Ok, this has gotten a little too high end (but knowing what your role is at level 70 is good to always keep in mind), so I'll bring it back to the newbie level by mentioning what the milestone levels are for hunters:
Level 10: You can train your first pet at this level after you complete a quick quest.
Level 30: Hunters can learn Feign Death. More on that in Threat Management.
Level 40: Hunters can now wear mail armor
Level 62: Hunters gain the Steady Shot skill, which will form the basis for many shot macros
Level 70: Hunters gain the Misdirection ability. Simply put, the aggro from your next three attacks go towards the target you've cast this on. This is great for those pulls when the tank needs to be in a certain spot. Cast MD on the tank and pull. The mob goes to the tank and not you.
Trapping, Crowd Control, and Threat Management
Remember earlier I mentioned in groups they'll want you to do crowd control with your traps? Learning to trap properly is one of those skills that falls in the "I wish I learned how to do this properly before I had to" category. I'd waste some virtual air explaining the basics, but BigRedKitty (not only is he a WoW Insider columnist, but he runs a pretty darn good site of his own) does a great job of explaining chain trapping here.
Now that you're back from reading that, I'll reiterate the point that managing your trap cool downs is the key to success. It'll also be a big source of your frustration. If the tank pulling the instance you're in isn't that familiar with the concept of traps and cool downs, you're likely going to have to take him aside and mention that marking that you want a mob trapped last and then immediately pulling is going to make for a rough go, especially if the trap gets resisted. Naturally, when that happens the tank turns and gives you a "WTF?!" look. Thankfully, those moments will happen less as you become familiar with the instance, and, if you group with guild members often you'll get used to how certain tanks pull.
I can't repeat this enough: learning to trap properly is one of the Keys to Being a Good Hunter. Learn to trap well and you'll get frequent re-invites to groups. One of the downsides to being a Hunter is since it's so easy to solo all the away to level 70, a lot of hunters have anti-social tendencies when he hit that hallowed level - we've never needed groups until that point, and now that the level 70 game is all about instance runs and raids, it's a hellova culture shock. Another Key to Being a Good Hunter is grouping early and often. Even if it means a slower pace to level 70, you'll need those skills. So group often, young grasshopper.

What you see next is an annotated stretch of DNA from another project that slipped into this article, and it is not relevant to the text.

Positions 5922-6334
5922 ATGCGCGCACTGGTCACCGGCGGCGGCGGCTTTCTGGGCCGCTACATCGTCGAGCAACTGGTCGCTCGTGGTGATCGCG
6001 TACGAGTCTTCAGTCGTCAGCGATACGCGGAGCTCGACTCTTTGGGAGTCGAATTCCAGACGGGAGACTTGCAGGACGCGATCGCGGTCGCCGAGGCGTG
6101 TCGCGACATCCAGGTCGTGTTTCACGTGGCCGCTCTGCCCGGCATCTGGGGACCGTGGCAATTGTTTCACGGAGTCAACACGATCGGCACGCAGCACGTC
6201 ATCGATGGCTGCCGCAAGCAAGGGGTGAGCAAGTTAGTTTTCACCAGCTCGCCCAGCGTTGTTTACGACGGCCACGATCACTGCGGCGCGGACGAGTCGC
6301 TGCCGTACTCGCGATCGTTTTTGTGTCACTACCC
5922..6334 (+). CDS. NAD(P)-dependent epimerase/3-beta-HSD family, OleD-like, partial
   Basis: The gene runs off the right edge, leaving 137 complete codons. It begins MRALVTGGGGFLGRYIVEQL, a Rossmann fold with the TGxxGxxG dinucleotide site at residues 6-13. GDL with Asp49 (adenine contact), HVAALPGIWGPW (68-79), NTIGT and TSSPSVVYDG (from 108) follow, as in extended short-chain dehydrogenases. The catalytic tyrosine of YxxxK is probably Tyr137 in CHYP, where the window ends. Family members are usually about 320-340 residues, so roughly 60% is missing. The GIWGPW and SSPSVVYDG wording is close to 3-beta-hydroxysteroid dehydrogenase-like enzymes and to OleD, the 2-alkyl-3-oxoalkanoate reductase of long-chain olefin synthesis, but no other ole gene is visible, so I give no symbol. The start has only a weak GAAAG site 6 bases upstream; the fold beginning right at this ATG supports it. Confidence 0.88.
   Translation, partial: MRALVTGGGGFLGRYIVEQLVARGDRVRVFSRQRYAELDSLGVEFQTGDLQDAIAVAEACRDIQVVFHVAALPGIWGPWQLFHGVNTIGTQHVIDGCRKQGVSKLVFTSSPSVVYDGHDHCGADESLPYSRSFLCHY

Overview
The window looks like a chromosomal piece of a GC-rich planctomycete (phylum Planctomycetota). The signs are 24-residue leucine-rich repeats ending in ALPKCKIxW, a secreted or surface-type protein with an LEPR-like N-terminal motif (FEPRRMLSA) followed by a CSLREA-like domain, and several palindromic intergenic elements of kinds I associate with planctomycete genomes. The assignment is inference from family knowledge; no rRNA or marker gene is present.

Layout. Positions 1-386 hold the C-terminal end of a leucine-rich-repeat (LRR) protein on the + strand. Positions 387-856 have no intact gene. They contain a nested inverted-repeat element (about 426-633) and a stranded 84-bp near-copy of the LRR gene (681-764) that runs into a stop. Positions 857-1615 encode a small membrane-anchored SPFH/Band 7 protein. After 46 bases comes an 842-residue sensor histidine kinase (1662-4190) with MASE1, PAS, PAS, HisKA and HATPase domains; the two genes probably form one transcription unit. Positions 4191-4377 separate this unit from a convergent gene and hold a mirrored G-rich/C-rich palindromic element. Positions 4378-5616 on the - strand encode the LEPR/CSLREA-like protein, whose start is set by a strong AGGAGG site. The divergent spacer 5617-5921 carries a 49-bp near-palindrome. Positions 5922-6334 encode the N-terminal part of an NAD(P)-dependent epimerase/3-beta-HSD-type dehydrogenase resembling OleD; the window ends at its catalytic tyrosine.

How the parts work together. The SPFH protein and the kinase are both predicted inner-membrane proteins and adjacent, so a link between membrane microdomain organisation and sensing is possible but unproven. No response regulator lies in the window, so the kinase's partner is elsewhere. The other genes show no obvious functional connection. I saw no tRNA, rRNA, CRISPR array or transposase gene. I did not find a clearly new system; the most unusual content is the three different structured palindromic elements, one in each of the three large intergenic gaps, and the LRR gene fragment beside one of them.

The third Key to Being a Good Hunter is threat management. I mentioned Omen earlier when I talked about making sure you don't out-aggro your pet. You'll also be using that add on to make sure you don't draw aggro from your tank. Too many Hunters turn on the Bow of Chain-gunning and try and make sure they are always at the top of the DPS charts, often pulling the mob off the tank in the process. Said Hunter usually stands there looking at the tank going, "Don't look at me, dude, if you knew how to hold aggro we wouldn't have wiped." Don't be a Bad Hunter -- use an addon like Omen to make sure your name is never the highest on the threat meter. However, occasionally things go bad and you draw aggro. That's where Feign Death comes into play. Assuming it's not resisted, the mob will think you are dead and ignore you. This is great if you are soloing and get in over your head, or are running an instance and need to shake aggro, or when you're the last person standing during a wipe and you want to save the repair cost a resurrection.
In fact, lets talk about the DPS charts. You can use an add on like Recount to see how your DPS compares to the rest of the party. Speaking from experience, it's real easy to invest too much energy into trying to be on top, and getting miffed when you aren't on the top. Don't get too hung up on it. Nowadays, I just use the numbers to see how gear or macro adjustments affect my overall DPS. Also, if you're busy trapping, ignore those numbers altogether; trapping will make a serious impact to your DPS numbers, but drive up your "contributing to the group's welfare" numbers.
The Hunter is a pretty good all-around class. You can solo great, do bring something to groups, even though that skill (trapping) requires practice to learn and maintain. However, like most all-around classes you may have to fight for group spots since there are classes that excel at some of your abilities.
[edits on 5/31: added in feign info, pet stances, survival clarification, slight info on INT[